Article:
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Important Risk and Safety Information for Gebauer’s Pain Ease® and Gebauer’s Ethyl Chloride®:

Do not spray in eyes. Over spraying may cause frostbite. Freezing may alter skin pigmentation. Use caution when using product on persons with poor circulation. The thawing process may be painful and freezing may lower resistance to infection and delay healing. If skin irritation develops, discontinue use. CAUTION: Federal law restricts this device to sale by or on the order of a licensed healthcare practitioner.

Gebauer’s Pain Ease Only:

Apply only to intact oral mucous membranes. Do not use on genital mucous membranes. Consult your pediatrician when using on children 4 years old and younger.

Gebauer’s Ethyl Chloride Only:

Ethyl Chloride is FLAMMABLE and should never be used in the presence of an open flame, or electrical cautery equipment. Inhalation should be avoided as it may produce narcotic and general anesthetic effects, and may produce deep anesthesia or fatal coma or cardiac arrest. Cutaneous sensitization may occur, but appears to be extremely rare. Long term exposure may cause liver or kidney damage. Published clinical trial results support the use in children three years of age and older.

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Julianne Filion's Recent Posts

Julianne Filion | Gebauer

3 Types of Pediatric Therapy to Consider

By: Julianne Filion | On: June 8, 2016

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Hospital visits and trips to the doctor’s office are rarely pleasant, and chronically ill pediatric patients (along with their families) must make those treks on an all-too-often basis. Healthcare professionals who sympathize with this and adopt patient-centered care tend to see higher levels of patient satisfaction since the focus is on providing the best possible experience for their patients.

In this article, we discuss three types of pediatric therapy that can help foster a more positive environment for your patients and their loved ones.

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3 Cultural Congruence Mistakes that Can Hurt Patient Satisfaction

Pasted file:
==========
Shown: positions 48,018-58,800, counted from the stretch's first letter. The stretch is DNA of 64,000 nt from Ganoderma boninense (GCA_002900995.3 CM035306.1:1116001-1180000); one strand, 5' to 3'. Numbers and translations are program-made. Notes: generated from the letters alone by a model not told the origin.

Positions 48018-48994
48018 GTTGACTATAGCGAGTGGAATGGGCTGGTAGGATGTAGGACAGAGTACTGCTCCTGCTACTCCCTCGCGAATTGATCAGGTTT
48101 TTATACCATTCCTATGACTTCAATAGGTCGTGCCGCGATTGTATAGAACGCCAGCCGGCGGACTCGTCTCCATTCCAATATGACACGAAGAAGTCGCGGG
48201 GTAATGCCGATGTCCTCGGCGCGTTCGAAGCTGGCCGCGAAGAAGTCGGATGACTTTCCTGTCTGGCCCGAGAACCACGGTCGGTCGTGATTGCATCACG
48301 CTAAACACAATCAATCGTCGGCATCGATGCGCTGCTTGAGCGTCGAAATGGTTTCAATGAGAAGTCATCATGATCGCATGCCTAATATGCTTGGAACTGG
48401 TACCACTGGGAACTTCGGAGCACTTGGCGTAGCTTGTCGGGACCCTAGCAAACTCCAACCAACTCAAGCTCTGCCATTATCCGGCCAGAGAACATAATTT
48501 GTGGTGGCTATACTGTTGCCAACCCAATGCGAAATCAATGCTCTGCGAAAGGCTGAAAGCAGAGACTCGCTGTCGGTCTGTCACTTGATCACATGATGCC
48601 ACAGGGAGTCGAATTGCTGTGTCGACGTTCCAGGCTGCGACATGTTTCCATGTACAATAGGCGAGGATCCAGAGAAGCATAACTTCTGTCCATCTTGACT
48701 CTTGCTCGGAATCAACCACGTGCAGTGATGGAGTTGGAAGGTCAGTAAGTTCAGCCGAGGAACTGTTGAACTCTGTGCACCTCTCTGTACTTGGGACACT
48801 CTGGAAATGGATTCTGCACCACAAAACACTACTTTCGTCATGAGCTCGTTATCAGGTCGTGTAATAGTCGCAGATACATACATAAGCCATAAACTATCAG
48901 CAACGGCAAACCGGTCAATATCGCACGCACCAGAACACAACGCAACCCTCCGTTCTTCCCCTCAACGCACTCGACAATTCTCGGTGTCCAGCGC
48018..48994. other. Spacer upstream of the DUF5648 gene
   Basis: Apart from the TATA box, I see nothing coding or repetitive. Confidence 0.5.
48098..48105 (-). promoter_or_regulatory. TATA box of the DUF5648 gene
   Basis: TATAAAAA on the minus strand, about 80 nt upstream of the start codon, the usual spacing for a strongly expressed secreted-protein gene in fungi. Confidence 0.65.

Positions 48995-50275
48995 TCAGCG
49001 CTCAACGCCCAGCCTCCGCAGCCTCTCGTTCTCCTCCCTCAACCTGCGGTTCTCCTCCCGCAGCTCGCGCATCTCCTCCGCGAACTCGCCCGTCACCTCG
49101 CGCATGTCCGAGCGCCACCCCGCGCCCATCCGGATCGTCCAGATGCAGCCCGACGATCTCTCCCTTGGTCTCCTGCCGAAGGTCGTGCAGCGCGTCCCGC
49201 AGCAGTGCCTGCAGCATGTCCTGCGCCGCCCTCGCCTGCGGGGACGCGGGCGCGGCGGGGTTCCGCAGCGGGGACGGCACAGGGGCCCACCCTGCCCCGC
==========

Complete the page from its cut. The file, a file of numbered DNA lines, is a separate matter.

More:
By: Julianne Filion | On: June 2, 2016

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Although they’re following traditional American customer care best practices, your nursing staff may be unintentionally disrespectful to patients if they aren’t taking the patient’s cultural or religious background into account during interactions. Behaviors that are acceptable to some of your patients, such as shaking hands or making eye contact when speaking, may be seen in an entirely different way by patients from other cultures.

Emphasizing culturally congruent care—an approach that blends patient care with patient values, beliefs, lifestyle and traditions—can help every patient feel comfortable and increase your CAHPS scores. Culturally congruent care involves a personalized approach, rather than a cookie cutter method.

Avoiding the following errors will help you ensure patients are satisfied with the care they receive.

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Do You Have What It Takes to Be a Nurse Leader?

By: Julianne Filion | On: May 24, 2016

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Are you a nurse who’s passionate about improving the quality of care your patients receive at every stage of their visit, from check-in to discharge?

Are you ready to step into a leadership role and coach staff members on the practices that would benefit your patients and your institution?

Can you coordinate communications within your own department and across departments?

If you answered yes to these questions, then you just might have what it takes to be a successful nurse leader. Take our quick quiz to find out if you are ready for the next step in your nursing career.

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Hospital Culture: How to Stop Lateral Violence

By: Julianne Filion | On: May 18, 2016

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You’ve worked hard to improve the culture of your hospital and are finally seeing the fruits of your labor with improved HCAHPS scores, reduced turnover and increased employee satisfaction. Unfortunately, it only takes a few incidents of lateral violence among your nursing staff to undo your efforts.

In the past, lateral violence was largely ignored. “Nurses eat their young,” was the joke, and it seemed no one cared to change the status quo. While today’s environment is better for both patients and hospital employees, this doesn’t mean lateral violence and bullying are no longer an issue. As a nurse leader, it’s up to you to creating a plan to change attitudes and behaviors, and finally putting an end to the problem.

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A Look at Preparing the Nursing Department Annual Budget

By: Julianne Filion | On: May 12, 2016

nursing-department-annual-budget.jpgIf you’re like most nurse managers, preparing the nursing department annual budget is not your favorite part of the job. The budgeting process can make even normally calm, collected nurse managers resort to a few choice words as they struggle to create a budget that won’t shortchange patients and nursing staff.

These days, “budget cuts” is a common phrase among hospital administrators. Although running a lean organization is essential to the survival of your hospital, when cuts affect crucial services, it can be difficult to reconcile your facility’s mission to provide excellent care with cuts that surely will affect the quality of patient-centered care.

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